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Commentary: Barack Obama, icy cool under fire

  • Story Highlights
  • Ruben Navarrette: McCain tried to get under Obama's skin with attacks
  • Obama remained cool and wound up ending strongly in the debate, he says
  • Navarrette says Ayers attacks backfired even though issue is legitimate
  • America may need the cool-headedness of Barack Obama, he says
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By Ruben Navarrette Jr.
Special to CNN
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Editor's note: Ruben Navarrette is a nationally syndicated columnist and a member of the editorial board of the San Diego Union-Tribune. Read his column here.

Ruben Navarrette asks whether Obama's cool, calm demeanor will be a plus in negotiating with world leaders.

SAN DIEGO, California (CNN) -- Make no mistake, Barack Obama is one cool customer. Now, after the last debate, it seems all but certain that the Iceman cometh to the White House.

Radio talk show hosts and rank-and-file Republicans spent the last few weeks pleading with John McCain to take the gloves off and take the fight to Obama. How's that working out, folks?

In this week's match-up, Obama snatched the gloves out of McCain's hands and slapped him silly with them. I suppose the hope was that Obama would get rattled and make a mistake. But Obama doesn't get rattled or make many mistakes.

I still have no idea what type of president Obama would make. But he's an extraordinary politician. In fact, he may even be better than Bill Clinton who, while he had the IQ and EQ, also had the burden of a legendary red-hot temper.

Obviously, it takes a lot to get under Obama's skin. McCain sure tried. Maybe this is the guy we want negotiating with world leaders. Maybe after eight years of George W. Bush stubbornness, on the heels of eight years of Clinton emotiveness, we need to send out for ice.

In a CNN/Opinion Research Corp. poll, 58 percent of those who watched the debate said Obama did the better job and 31 percent said that about McCain. That makes three skins for Obama. In earlier polls, 54 percent of those who watched thought Obama won the second debate, and 51 percent thought he won the first one.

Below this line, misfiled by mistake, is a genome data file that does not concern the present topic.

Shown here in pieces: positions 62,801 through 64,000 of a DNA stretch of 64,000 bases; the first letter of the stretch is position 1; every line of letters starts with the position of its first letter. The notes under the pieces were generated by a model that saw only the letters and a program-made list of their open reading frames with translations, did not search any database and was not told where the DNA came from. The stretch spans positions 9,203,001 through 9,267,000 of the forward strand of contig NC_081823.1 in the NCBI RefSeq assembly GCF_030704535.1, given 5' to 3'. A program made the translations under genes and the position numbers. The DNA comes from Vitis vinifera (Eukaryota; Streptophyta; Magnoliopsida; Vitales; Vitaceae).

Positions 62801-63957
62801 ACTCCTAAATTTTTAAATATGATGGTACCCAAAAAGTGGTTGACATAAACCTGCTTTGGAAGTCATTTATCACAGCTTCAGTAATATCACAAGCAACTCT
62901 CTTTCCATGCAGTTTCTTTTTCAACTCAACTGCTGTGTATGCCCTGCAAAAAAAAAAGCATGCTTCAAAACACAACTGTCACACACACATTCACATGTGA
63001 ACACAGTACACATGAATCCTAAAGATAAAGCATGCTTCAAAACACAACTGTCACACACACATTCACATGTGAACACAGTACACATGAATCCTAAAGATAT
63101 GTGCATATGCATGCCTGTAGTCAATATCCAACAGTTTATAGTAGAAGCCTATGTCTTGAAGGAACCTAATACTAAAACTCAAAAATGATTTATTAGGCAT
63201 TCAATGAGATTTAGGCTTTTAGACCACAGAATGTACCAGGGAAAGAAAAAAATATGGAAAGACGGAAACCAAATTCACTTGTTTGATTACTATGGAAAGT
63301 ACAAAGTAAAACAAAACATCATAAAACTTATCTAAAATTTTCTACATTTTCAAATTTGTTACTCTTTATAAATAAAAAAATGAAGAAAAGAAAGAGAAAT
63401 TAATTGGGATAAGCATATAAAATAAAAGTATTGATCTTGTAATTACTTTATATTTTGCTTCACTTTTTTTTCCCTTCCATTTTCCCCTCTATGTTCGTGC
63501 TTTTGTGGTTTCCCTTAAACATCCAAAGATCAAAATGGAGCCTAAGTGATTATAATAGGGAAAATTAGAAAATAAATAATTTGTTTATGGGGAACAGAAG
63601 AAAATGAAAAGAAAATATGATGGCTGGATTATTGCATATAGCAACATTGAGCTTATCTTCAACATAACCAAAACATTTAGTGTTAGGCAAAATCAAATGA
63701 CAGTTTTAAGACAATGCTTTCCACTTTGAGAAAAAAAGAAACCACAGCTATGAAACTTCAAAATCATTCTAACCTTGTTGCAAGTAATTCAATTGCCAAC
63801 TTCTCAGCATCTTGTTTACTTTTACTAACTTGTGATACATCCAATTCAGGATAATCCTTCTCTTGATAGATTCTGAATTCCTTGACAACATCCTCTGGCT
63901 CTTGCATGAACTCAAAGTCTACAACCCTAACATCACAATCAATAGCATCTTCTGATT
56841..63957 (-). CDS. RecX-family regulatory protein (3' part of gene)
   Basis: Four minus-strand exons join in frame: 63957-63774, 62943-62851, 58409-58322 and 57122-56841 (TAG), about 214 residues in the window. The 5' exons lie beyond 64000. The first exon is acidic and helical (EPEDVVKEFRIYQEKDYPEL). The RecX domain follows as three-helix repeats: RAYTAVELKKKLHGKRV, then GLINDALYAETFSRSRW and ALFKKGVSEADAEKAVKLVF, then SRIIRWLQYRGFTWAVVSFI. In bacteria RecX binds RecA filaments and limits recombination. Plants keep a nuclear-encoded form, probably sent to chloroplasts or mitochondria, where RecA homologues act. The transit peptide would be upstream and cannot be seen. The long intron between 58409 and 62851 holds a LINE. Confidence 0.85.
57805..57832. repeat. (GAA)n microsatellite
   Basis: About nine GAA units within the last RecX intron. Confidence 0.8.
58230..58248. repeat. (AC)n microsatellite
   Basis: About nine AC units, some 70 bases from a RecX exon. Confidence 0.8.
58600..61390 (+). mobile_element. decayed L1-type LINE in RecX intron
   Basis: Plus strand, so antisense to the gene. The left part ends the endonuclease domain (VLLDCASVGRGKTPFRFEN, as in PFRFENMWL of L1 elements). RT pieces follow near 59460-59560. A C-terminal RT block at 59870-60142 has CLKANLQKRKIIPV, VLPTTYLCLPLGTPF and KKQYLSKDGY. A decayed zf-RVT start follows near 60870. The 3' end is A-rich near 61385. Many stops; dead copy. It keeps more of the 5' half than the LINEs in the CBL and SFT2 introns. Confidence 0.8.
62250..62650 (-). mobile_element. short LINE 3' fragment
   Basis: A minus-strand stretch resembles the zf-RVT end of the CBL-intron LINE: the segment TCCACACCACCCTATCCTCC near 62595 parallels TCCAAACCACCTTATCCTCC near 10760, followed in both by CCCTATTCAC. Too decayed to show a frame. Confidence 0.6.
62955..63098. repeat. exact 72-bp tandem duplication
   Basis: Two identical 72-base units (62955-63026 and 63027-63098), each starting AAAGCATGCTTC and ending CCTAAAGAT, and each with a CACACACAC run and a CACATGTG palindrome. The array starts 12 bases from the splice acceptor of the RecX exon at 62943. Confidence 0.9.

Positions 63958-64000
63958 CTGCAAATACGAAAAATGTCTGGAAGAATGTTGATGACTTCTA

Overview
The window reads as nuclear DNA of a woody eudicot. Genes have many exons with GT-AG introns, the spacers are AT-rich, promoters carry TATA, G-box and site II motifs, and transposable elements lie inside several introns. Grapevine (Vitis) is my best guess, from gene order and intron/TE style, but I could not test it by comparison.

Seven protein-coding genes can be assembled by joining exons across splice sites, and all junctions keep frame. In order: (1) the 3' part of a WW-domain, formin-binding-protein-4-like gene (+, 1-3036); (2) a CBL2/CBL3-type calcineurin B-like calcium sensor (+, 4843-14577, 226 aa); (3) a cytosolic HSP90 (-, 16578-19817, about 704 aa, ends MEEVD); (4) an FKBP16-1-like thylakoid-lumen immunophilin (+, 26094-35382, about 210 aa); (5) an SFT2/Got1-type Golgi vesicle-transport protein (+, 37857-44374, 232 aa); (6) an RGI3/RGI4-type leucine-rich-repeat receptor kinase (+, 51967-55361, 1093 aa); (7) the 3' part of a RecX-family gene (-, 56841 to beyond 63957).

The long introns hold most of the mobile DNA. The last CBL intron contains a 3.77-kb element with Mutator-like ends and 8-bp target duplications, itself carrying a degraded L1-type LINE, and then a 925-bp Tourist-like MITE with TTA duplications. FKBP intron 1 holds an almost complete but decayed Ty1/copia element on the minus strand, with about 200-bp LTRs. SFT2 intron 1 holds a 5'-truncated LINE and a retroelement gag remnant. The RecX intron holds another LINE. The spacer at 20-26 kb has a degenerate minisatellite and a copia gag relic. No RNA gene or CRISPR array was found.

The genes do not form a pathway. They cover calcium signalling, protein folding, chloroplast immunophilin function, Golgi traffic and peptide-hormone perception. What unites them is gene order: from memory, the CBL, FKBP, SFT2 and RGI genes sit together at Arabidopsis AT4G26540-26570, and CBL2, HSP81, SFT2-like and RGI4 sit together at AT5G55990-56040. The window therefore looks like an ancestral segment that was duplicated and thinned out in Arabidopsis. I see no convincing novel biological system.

This week, McCain turned in his best performance of the debates, and the first 30 minutes -- with McCain bringing up Obama's problematic encounter with the now famous Joe the Plumber; and the quip about how he isn't Bush and how Obama should have run four years ago -- were near flawless for the Republican. Are you Joe the Plumber? Get out your plunger and share your thoughts

McCain put Obama on the defensive, and it showed. If McCain had been that aggressive throughout the first two debates -- firm but not necessary unlikable -- we might be looking at a different race right now.

But, over the next hour, Obama regained his stride and eventually dominated the exchange. And, in the end, with his sarcastic crack about school vouchers -- "Because there's not enough vouchers; therefore, we shouldn't do it, even though it's working. I got it." -- McCain was profoundly unlikable.

So said the polls. In the CNN/Opinion Research Corp. poll, 70 percent of debate watchers found Obama more likable. Only 22 percent said that about McCain.

McCain's supporters wanted him to bring up some of the allegedly shady characters from Obama's circle of acquaintances that give some Americans pause and lead them to question the Democrat's values. There are good reasons to have that conversation, and bad ones.

A friend and fellow journalist told me Obama's Chicago posse was important because it formed "the political womb where the fetal Obama grew into a politician. ... That tells us who he is and what either he believes himself or is at least willing to tolerate as president."

Frankly, that argument makes a lot more sense than what many of the Obama haters are saying about how these "Friends of Barack" prove he is a couple of flag pins short of being a full-blooded American. That's nonsense.

For instance, with William Ayers -- the unrepentant domestic terrorist who Obama first claimed was just a guy who lived in his neighborhood but with whom we now know the Illinois senator had a more substantial relationship -- the issue isn't Obama's patriotism but his truthfulness.

Still, it was obviously a mistake for McCain to bring up Ayers during the debate. The tactic backfired. In the CNN/Opinion Research Corp. poll, 62 percent of debate watchers said Obama's connection to Ayers mattered to them "not much" or "not at all." Only 23 percent said it mattered "a great deal."

McCain should leave it to the press to mine the question of whether Obama has been totally honest about his relationship with Ayers -- well, at least those in the press who haven't already sent in requests for tickets to the Barack Obama inaugural ball.

As for McCain, he is an American hero who has given his life to public service, and the country is better for it. That record of service need not come to an end. He can still contribute and finish out his term in the Senate. But, unless the political wind changes -- and quickly -- a promotion to the other end of Pennsylvania Avenue doesn't appear to be in the cards.

The opinions expressed in this commentary are solely those of Ruben Navarrette.

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